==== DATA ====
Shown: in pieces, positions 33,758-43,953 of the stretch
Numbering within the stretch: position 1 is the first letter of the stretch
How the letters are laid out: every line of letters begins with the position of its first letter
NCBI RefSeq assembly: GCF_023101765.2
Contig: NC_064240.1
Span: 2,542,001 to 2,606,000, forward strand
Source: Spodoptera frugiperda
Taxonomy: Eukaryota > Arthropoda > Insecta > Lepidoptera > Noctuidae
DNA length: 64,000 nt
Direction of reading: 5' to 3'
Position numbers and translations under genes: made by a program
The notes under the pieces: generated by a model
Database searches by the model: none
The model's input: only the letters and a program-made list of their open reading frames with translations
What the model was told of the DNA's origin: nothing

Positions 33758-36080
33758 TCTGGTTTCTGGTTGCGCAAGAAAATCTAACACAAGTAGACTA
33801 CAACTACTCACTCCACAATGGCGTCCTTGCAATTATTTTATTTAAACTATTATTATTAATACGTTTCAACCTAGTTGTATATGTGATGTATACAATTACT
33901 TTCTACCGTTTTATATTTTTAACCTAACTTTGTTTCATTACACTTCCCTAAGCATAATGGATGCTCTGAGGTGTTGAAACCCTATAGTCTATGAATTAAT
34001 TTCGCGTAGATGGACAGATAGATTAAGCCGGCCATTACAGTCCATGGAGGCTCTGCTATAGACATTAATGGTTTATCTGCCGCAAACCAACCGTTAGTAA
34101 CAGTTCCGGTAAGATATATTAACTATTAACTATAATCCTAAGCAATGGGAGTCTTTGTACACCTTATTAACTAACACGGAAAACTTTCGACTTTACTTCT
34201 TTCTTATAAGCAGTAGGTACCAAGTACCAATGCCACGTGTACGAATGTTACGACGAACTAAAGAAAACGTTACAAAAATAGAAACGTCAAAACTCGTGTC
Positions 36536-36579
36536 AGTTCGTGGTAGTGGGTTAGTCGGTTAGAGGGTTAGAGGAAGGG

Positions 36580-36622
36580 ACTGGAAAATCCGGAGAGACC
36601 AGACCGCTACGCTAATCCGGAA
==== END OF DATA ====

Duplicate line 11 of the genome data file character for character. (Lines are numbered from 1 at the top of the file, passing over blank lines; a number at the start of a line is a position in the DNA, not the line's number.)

Position numbers and translations under genes: made by a program